House of the Dragon, episode 2 recap: The wheels of plot begin turning as King Viserys picks his new bride

·4-min read

It is a truth universally acknowledged, that a single man in possession of a kingdom, must be in want of a wife. It proves true, once again, in this second episode of House of the Dragon. After the thorny question of the King’s succession was resolved – for now – attention must turn to which inappropriately aged heiress he will invite into his bed chamber.

Shell shocked

If you were afraid that House of the Dragon might be a watered-down version of its predecessor, the sight of scuttling little crabs eating men alive ought to allay that concern. Jane Austen, this is not. “The Stepstones have now grown into a conflagration, yet you sit here and dither about court business!” yells Corlys Velaryon (the famed seafarer and richest man in Westeros played by Steve Toussaint) at a small council meeting. His crabbiness – fair enough, given that his men currently have pincers snapping at their eyeballs – is illustrative not just of his clout in court but of King Viserys’ weakness. Can you imagine Daenerys or even Joffrey allowing an advisor to speak like that? And in Westeros, weakness breeds turmoil. The threat in the Stepstones – an important shipping lane between the Free Cities and Westeros – comes from marauding pirates who, rumour has it, are funded by merchants and bankers trying to weaken the power of the Seven Kingdoms. It’s hard not to suspect, however, there may be a whodunit element still to come.

As to the question of the next queen: the King (Paddy Considine) is boring Alicent Hightower (Emily Carey), daughter of the Hand and best friend of Princess Rhaenyra (Milly Alcock), to tears with his miniature cities. It is a truly withering portrait of masculine obsession; the middle-aged man unable to see that his teenage suitor may not be as interested in scale-model urban landscapes as he is. But it is not just Alicent who’s sniffing around the King. Mr and Mrs Velaryon (the latter being Viserys’ cousin, Rhaenys, played by Eve Best) are pimping out their 12-year-old daughter to the grieving widower. “The realm expects you to take a new wife sooner or later,” Rhaenys declares, “to strengthen your line and produce more heirs.” But a perambulation around the castle grounds thankfully yields no sparks. “I would give you many children,” offers this tiny girl – only for the King’s eyes to cast back to the keep where Alicent, his marginally more age-appropriate alternative, is waiting.

The bad egg

But this episode is, after all, titled “The Rogue Prince” and it’s Matt Smith’s Daemon who takes centre stage by the denouement. Daemon has stolen the fossilised dragon egg reserved for little Baelon – the dead nephew he labelled “heir for a day” in the season opener – and smuggled it away to Dragonstone as a gift for his unborn (and, at present, unconceived) child.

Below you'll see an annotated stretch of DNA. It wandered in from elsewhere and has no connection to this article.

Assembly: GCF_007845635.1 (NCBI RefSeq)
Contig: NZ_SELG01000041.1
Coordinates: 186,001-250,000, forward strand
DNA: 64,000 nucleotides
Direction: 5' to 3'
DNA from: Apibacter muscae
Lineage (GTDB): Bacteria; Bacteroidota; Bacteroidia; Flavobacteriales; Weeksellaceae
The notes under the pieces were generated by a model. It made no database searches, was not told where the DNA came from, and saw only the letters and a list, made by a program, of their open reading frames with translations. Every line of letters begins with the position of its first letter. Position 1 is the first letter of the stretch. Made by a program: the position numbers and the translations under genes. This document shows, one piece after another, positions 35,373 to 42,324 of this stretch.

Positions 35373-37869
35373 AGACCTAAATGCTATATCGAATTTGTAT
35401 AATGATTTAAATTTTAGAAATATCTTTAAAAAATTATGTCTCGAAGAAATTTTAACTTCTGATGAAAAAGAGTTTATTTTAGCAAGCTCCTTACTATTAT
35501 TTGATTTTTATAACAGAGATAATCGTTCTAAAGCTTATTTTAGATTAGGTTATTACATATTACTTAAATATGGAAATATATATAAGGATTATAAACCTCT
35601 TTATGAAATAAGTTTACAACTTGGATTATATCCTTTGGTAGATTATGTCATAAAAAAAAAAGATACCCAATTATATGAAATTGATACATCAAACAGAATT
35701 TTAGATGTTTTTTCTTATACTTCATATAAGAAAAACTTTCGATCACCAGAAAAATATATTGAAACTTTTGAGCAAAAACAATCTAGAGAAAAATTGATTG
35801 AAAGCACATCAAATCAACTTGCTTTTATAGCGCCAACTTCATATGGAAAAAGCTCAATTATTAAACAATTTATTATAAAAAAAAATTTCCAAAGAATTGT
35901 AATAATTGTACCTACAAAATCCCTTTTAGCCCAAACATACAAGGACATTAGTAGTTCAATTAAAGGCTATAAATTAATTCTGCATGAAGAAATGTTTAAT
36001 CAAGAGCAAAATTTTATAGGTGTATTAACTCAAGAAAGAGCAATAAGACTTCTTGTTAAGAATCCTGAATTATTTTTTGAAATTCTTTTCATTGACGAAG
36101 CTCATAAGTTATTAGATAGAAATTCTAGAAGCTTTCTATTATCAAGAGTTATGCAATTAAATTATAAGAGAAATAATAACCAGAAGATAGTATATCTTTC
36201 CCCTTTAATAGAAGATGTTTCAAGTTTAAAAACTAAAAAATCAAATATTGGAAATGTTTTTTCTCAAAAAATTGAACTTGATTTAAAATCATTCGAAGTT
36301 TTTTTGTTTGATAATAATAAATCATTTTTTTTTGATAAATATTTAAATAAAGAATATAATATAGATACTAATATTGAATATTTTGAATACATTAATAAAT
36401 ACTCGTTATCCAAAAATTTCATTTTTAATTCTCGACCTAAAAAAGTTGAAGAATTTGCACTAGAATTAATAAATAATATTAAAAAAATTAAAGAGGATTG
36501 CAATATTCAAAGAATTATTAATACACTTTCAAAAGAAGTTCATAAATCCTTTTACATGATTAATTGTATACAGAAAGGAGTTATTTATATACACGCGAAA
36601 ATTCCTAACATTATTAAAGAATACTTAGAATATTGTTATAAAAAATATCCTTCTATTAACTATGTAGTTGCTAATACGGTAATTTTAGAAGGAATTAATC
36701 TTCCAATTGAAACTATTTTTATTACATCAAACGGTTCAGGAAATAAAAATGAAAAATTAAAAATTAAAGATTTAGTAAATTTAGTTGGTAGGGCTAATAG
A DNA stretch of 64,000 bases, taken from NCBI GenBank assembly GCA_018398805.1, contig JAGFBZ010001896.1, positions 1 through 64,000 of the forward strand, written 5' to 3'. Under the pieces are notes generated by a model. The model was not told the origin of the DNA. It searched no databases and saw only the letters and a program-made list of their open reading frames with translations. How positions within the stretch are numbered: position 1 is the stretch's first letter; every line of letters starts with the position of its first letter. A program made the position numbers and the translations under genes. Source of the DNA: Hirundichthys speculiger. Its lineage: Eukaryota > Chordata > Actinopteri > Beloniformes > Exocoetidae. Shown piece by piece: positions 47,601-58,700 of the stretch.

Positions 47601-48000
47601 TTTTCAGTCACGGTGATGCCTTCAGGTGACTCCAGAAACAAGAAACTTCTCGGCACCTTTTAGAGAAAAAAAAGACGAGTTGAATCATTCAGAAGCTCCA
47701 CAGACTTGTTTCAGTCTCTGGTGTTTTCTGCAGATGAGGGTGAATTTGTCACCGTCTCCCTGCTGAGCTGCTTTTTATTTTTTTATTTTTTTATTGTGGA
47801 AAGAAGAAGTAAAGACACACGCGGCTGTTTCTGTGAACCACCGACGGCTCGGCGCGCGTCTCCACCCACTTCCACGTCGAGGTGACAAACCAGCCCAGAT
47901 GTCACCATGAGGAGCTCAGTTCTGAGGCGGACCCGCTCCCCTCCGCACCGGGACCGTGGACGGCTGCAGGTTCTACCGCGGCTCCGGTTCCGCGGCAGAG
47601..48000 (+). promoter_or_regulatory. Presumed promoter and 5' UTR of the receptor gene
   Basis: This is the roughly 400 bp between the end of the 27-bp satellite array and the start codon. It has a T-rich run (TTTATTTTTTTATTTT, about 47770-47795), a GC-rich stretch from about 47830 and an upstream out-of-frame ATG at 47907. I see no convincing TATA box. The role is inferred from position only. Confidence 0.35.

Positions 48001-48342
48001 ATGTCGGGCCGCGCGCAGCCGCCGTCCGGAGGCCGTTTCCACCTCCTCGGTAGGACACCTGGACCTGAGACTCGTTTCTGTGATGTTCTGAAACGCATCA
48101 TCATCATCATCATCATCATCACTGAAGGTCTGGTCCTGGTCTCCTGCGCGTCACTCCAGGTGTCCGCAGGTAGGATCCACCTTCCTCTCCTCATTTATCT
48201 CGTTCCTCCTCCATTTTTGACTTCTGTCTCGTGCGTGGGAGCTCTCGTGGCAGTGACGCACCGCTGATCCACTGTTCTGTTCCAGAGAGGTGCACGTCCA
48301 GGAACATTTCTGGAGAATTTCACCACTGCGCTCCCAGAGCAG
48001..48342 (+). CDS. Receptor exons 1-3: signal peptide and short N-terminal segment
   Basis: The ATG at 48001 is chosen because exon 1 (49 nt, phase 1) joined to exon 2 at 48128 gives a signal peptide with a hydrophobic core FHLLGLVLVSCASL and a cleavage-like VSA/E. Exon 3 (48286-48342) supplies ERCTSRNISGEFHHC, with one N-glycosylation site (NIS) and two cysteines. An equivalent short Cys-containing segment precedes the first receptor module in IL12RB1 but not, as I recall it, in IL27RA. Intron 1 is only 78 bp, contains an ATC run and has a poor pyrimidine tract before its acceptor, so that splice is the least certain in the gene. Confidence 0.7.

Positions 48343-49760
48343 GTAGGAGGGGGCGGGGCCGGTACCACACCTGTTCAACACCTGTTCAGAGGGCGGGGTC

“Daemon is without limit,” comes the adjudication of Otto Hightower (Rhys Ifans) who is discharged to Dragonstone to smooth out the fraternal friction. Daemon and Otto square off on a misty bridge (real shades of Euron Greyjoy’s return to the Iron Islands here), but it takes the surprise arrival of the heir presumptive, Princess Rhaenyra, astride her dragon Syrax, to break the stalemate. “If you wish to be restored as heir, you’ll need to kill me,” she tells her uncle. “So do it and be done with all this bother.” Naturally, as a man faced with a 300-tonne flying flamethrower, Daemon backs down.

 (HBO)
(HBO)

Indecent Proposals

Back home in King’s Landing, Viserys opens up to his only child (“I struggled to realise that my daughter had so quickly become a woman grown”) but this is perhaps just nonce inoculation, given that he then immediately announces his intention to wed her BFF, Alicent. And with that, Viserys gains a wife but makes an enemy of House Velaryon, the only family capable of challenging Targaryen supremacy. If Game of Thrones taught us one thing, it’s that you can never marry for love. Admittedly, marrying for political gain carries its own risks – perhaps better not to marry at all.

At the episode’s close, Corlys strikes a pact with Daemon (could this be House of the Dragon’s first backroom deal? Varys and Littlefinger would be so proud!) to handle the revolting, masked character who is genuinely being referred to as “The Crab Feeder”. “Waiting in the Stepstones is a chance for you to prove your worth to anyone who might yet doubt it,” Corlys advises the rogue prince. And with that, a glint enters Daemon’s eye and the wheels of plot start turning in earnest.